A defiant Iran said on Sunday it would build 10 new uranium enrichment plants as the United States warned the Islamic republic that time for it to meet international nuclear guidelines was running out.
Two days after the UN atomic watchdog condemned Tehran for building a second uranium enrichment plant, state television reported that the cabinet ordered building to begin at five new sites earmarked for enrichment plants.
It also ordered officials to locate sites for another five such facilities over the next two months, the broadcaster's website reported.
|A picture released by Iran's presidency office website shows Iranian President Mahmoud Ahmadinejad visiting the Natanz uranium enrichment facilities in 2008.|
Ali Akbar Salehi, vice-president and the head of Iran's atomic organisation, was quoted by the ISNA news agency as saying his team will implement the cabinet's decree.
"The decision taken today is a firm reply to the indecent move by the five-plus-one in the latest IAEA meeting," he said of the P5+1 group comprising the permanent members of the UN Security Council plus Germany.
Earlier on Sunday the conservative-dominated parliament urged the government to reduce ties with the International Atomic Energy Agency for condemning the building of Iran's second uranium enrichment plant near the holy city of Qom.
Friday's IAEA resolution saw China and Russia, which have close links with Tehran, join Britain, France, Germany and the United States in condemning Iran over the Qom plant, being built inside a mountain.
"Ten new enrichment sites will be built. We are as much committed to our rights as we are to our international obligations," Salehi said.
"From now on our enrichment sites will not be built in the open air but in the hearts of mountains... They will not be concentrated in one area... taking into consideration all safety measures from any attacks."
Neither of Tehran's arch-foes, Washington and Israel, has ruled out air strikes against Iranian nuclear sites.
After the cabinet announcement, White House spokesman Robert Gibbs said that time is running out for Iran.
"If true, this would be yet another serious violation of Iran's clear obligations under multiple UN security council resolutions, and another example of Iran choosing to isolate itself," he said in a statement.
"The international community has made clear that Iran has rights, but with those rights come responsibilities," he said.
"Time is running out for Iran to address the international community's growing concerns about its nuclear programme."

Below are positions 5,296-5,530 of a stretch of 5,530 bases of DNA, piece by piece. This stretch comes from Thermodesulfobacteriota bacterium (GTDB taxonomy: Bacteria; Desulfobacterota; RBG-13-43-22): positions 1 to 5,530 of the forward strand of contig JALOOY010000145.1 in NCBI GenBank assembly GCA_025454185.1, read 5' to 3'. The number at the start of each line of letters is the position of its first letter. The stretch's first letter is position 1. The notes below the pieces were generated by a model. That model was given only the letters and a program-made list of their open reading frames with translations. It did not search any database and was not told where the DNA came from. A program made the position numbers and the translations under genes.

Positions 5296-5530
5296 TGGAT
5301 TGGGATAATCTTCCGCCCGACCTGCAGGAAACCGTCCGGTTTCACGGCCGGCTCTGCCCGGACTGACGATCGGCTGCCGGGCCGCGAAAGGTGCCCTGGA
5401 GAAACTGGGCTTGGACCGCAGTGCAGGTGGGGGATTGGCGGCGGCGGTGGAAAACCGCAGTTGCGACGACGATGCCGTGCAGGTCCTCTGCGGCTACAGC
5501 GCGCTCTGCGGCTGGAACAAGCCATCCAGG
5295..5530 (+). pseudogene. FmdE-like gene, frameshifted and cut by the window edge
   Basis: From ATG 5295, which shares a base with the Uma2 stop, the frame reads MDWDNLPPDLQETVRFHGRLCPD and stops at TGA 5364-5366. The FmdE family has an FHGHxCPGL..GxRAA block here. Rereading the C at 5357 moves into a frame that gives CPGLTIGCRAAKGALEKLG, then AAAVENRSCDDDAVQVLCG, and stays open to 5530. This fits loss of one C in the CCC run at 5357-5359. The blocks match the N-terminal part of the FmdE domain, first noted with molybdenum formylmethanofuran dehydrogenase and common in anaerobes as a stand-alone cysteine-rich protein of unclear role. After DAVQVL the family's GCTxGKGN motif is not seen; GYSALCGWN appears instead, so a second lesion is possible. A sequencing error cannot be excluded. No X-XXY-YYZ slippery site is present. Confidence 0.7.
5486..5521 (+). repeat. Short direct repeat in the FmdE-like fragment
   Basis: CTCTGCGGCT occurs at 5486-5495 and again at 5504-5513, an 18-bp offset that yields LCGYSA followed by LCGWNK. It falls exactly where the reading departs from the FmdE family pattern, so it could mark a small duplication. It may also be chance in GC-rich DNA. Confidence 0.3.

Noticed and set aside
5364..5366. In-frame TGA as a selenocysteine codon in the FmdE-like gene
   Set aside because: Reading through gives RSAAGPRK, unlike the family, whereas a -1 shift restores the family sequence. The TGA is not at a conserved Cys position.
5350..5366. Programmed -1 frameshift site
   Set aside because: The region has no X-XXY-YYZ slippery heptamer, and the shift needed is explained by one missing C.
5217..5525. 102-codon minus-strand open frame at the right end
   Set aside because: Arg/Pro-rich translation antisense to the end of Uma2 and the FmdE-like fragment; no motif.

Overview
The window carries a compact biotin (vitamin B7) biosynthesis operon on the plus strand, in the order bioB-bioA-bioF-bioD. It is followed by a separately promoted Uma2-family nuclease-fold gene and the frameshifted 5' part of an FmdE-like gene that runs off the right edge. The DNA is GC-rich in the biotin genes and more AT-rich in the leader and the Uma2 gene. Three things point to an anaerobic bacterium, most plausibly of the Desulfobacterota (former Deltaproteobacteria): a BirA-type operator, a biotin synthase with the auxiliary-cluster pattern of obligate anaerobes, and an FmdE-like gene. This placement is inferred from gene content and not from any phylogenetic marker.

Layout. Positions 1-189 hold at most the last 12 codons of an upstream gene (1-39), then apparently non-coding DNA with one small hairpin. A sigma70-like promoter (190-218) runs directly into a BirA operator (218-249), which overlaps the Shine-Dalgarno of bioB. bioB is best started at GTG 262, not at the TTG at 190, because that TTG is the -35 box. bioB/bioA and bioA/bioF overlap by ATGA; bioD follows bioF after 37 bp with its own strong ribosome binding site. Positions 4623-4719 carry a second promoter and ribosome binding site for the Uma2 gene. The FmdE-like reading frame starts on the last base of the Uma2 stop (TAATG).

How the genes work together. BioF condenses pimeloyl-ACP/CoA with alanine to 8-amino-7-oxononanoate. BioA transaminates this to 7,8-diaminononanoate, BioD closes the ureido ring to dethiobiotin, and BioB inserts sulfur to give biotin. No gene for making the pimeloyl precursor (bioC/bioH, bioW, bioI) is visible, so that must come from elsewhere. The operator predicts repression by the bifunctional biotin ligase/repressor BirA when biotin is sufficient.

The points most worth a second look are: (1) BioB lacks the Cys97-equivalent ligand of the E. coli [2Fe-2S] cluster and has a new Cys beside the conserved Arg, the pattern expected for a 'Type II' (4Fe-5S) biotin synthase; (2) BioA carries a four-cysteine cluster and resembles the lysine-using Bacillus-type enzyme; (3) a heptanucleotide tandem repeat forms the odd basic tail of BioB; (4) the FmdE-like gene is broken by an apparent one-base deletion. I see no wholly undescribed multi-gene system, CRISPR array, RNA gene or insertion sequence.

Western powers have long suspected that Iran, despite its fierce denials, is trying to build a nuclear bomb.
They object to Tehran's uranium enrichment work which can be used to power nuclear reactors, but in highly purified form it can make the fissile core of an atom bomb.
Iran, already under three sets of UN sanctions for defiantly enriching uranium at its Natanz facility, further infuriated world powers in September when it disclosed it was building the Qom plant.
World powers are also irked at Tehran for refusing a high-profile nuclear fuel deal brokered by the IAEA, which envisages shipping abroad Iran's low-enriched uranium (LEU) for conversion into 20 percent enriched uranium to fuel a medical research reactor in Tehran.
Iran insists it is ready to send its LEU abroad only if there is a simultaneous exchange of fuel inside the country.
President Mahmoud Ahmadinejad's government said on Sunday the government would study a plan to process uranium to 20 percent purity inside the country, state media reported.
The report said Iran wants a nuclear power capacity of 20,000 megawatts, with fuel to be supplied by another 10 uranium enrichment plants the size of the facility in the central city of Natanz.
"We have to reach the level to be able to produce between 250 and 300 tonnes of fuel per year in the country, and for this we need newer centrifuges with a higher speed," Ahmadinejad was quoted as saying.
"Each of these sites will have the capacity to produce fuel for a nuclear plant the size of Bushehr," he added of the nearly complete 1,000-megawatt plant being finished by the Russians in southern Iran.
"The supreme leader (Ayatollah Ali Khamenei) has repeatedly said that we are not seeking nuclear weapons, we have forbidden it and it is 'haram'," he added, using the Islamic term for something forbidden by God.
"We will study producing enriched uranium up to the 20 percent purity at Wednesday's meeting of the cabinet. We have a cordial approach to the world but we will not allow an inch of our nation's right to be wasted," he said.
In Britain a Foreign Office spokeswoman called the Iranian government's plans for new enrichment plants a "matter of serious concern" that would breach UN Security Council resolutions.
In Berlin, a foreign ministry spokeswoman said Germany urged Tehran to "fulfil its obligations towards the international community and to cooperate entirely with the IAEA."